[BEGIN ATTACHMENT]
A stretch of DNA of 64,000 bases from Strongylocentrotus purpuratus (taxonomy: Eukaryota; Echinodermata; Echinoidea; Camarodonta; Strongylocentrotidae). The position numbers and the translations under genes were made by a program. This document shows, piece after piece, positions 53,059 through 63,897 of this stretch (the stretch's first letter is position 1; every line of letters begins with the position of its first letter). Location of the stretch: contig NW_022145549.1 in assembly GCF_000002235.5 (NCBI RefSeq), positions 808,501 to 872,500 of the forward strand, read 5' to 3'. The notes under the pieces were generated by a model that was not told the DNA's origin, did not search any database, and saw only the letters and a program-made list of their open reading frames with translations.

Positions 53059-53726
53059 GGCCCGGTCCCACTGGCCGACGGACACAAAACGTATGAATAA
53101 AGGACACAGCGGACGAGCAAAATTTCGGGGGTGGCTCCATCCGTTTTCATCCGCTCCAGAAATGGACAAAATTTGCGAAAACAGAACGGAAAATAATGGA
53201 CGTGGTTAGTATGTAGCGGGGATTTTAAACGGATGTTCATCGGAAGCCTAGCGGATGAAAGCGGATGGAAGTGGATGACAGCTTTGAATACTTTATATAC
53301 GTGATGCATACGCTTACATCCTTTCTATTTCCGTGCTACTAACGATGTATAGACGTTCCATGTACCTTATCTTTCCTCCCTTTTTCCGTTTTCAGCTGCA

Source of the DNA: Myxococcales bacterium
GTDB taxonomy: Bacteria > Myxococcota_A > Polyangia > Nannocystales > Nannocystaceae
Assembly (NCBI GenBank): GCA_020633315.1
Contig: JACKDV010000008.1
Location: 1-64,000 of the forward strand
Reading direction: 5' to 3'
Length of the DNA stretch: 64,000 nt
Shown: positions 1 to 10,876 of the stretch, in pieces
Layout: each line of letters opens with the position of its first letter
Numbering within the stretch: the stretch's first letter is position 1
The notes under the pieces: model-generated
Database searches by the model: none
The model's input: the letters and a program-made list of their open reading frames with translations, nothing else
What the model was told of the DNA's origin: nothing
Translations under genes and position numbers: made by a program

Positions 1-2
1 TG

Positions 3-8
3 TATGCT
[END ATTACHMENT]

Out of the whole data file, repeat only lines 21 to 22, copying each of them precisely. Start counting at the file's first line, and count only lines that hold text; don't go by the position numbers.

Translations under genes and position numbers: made by a program

Positions 1-2